For this entry I’d like to investigate the avenue of social media as an S&C coach. This is an area I thought about for some time prior to dabbling in the cyber world and the opportunity of throwing myself out there.
Being stuck somewhere in-between Gen X/Y, I often find myself questioning what has gone on in the past, whilst also celebrating it. Frequently using traditional exercise prescriptive options that in my belief will always stand the test of time, whilst exploring newer alternatives. The new breed of S&C coaches might think I’m slightly old school, whilst in comparison to others in the professional scene I may still have ‘a bit to go.’
One thing is for certain regardless of where I may be perceived as an S&C coach, I always continue to never stay dormant!
This leads me to the topic of social media (more recently instagram) and it’s use as an S&C coach. It’s almost a world of it’s own. Those claiming to have trained this person or that, with some pretty crazy exercises they continue to be more than capable of demonstrating themselves…. Not to mention the thousands of followers they have! So they must be legit right?
Firstly I’ll start with my original hesitations. I’ve always been a believer in letting your work ‘speak for itself.’ The more experience I’ve gained along the way I’ve realised that varying personality types often flourish or become limited in their progress within what is often a very extroverted industry. So, my original thoughts were it’s not about me; it’s about the athletes I train. So why do I need to put myself ‘out there.’ I didn’t believe in ‘blowing my own trumpet’, or trying to ‘prove myself.’ So I often observed from afar the random image/footage that came into my feed for whatever reason, and formed my own opinion.
Secondly I’ll go into why I decided to delve into cyber world and get amongst it, which I can honestly say has been a really positive experience and one I don’t regret one bit. I’m a believer in challenging yourself out of your comfort zone. By throwing yourself out there it forces you to stand by your training philosophy and rationale for doing so. As mentioned previously everyone is entitled to his or her opinion and if you have one, then back yourself and throw it out there. You’re always going to have the naysayers! But what I didn’t expect was the contacts I have made from getting involved, and the people within the industry I have bumped into who have complimented me on what I’m doing. The beauty of this is it also reflects your style as an S&C coach and how you continue to progress. Whilst I only ever seek my own approval in what I choose to do as an S&C coach (and some select mentors along the way) it’s always positive to hear from others you respect in the industry complimenting what you do. The positive to this is it establishes relationships, and builds on awareness of not only yourself but also others in the industry too! A win-win!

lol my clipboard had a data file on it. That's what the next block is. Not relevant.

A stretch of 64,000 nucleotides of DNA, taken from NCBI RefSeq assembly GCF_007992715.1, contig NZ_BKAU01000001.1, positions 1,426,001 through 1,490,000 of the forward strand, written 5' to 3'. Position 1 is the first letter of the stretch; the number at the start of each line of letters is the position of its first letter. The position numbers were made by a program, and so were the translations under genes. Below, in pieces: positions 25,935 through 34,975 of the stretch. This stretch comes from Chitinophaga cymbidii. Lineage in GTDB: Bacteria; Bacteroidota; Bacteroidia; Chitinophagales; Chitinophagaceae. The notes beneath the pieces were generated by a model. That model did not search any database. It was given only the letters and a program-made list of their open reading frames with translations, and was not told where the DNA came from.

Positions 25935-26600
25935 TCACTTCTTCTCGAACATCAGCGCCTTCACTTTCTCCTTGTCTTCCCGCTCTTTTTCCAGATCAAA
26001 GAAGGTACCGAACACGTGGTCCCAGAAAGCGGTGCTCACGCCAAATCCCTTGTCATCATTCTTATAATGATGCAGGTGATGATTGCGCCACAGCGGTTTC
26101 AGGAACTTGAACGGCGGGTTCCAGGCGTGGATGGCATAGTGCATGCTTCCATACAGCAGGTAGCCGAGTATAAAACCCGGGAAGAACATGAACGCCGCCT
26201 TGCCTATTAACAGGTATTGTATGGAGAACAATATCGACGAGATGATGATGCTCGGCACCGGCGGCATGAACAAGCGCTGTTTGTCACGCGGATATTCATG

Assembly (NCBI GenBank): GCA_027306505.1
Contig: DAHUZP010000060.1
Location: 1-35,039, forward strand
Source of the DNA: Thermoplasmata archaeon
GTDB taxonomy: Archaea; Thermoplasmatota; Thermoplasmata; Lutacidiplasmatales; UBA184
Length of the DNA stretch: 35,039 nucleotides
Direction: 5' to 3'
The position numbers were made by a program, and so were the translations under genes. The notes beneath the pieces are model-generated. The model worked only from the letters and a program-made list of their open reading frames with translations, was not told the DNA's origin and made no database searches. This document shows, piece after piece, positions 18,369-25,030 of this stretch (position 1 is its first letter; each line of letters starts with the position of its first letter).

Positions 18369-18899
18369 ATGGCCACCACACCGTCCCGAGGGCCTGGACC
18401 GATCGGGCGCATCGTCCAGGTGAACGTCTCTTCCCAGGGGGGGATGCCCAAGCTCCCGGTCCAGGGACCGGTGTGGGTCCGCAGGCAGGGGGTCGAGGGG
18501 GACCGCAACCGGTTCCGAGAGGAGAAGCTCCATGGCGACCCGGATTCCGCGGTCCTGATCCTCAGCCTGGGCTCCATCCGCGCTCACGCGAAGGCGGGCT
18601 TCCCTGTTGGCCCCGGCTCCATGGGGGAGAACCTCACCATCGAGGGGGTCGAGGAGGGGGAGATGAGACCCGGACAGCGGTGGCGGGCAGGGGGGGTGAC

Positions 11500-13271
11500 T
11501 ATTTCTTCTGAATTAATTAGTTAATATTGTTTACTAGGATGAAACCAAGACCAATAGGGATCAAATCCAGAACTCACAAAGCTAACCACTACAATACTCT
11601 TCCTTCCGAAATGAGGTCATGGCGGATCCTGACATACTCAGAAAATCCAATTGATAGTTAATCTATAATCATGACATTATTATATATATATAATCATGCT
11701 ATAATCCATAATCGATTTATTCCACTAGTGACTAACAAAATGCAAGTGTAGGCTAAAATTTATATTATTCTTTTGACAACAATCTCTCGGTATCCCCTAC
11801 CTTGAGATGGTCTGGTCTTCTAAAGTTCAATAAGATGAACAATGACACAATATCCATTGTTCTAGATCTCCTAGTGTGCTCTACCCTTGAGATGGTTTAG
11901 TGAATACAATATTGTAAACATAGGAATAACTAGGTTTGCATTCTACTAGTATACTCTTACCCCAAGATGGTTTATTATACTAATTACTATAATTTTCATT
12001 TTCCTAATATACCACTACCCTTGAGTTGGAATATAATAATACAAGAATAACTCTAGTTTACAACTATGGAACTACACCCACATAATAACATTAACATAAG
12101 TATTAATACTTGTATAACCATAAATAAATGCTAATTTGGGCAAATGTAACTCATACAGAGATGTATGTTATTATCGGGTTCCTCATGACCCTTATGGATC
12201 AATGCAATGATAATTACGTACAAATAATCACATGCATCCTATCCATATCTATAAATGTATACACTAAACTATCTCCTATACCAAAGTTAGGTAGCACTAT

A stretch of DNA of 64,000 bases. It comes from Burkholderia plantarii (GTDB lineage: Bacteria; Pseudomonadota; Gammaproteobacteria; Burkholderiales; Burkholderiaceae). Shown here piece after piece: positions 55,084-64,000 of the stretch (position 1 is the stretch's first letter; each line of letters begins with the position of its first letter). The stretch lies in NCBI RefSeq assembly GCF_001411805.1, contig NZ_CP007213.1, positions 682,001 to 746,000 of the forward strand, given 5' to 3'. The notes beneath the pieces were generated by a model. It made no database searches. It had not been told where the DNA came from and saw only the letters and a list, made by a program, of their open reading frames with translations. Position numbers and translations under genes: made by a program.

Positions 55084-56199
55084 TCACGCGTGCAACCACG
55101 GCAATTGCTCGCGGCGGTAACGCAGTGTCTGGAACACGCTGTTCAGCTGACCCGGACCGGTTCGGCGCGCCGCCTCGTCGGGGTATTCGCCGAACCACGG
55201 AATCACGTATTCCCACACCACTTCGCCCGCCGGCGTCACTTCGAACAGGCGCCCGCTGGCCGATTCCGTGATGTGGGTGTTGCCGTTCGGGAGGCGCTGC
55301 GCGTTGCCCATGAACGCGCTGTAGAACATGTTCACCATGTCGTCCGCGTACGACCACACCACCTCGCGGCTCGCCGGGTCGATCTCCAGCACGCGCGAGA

Not to mention pushing yourself to think outside the box on occasions and how you can get your message across to the athletes (part of this generation) on their level. I’ve also really enjoyed celebrating other performance coaches triumphs along the way!!!
So if you’re still sitting on the fence, throw yourself out there, adapt with the times, you may meet/establish contacts with some great people along the way!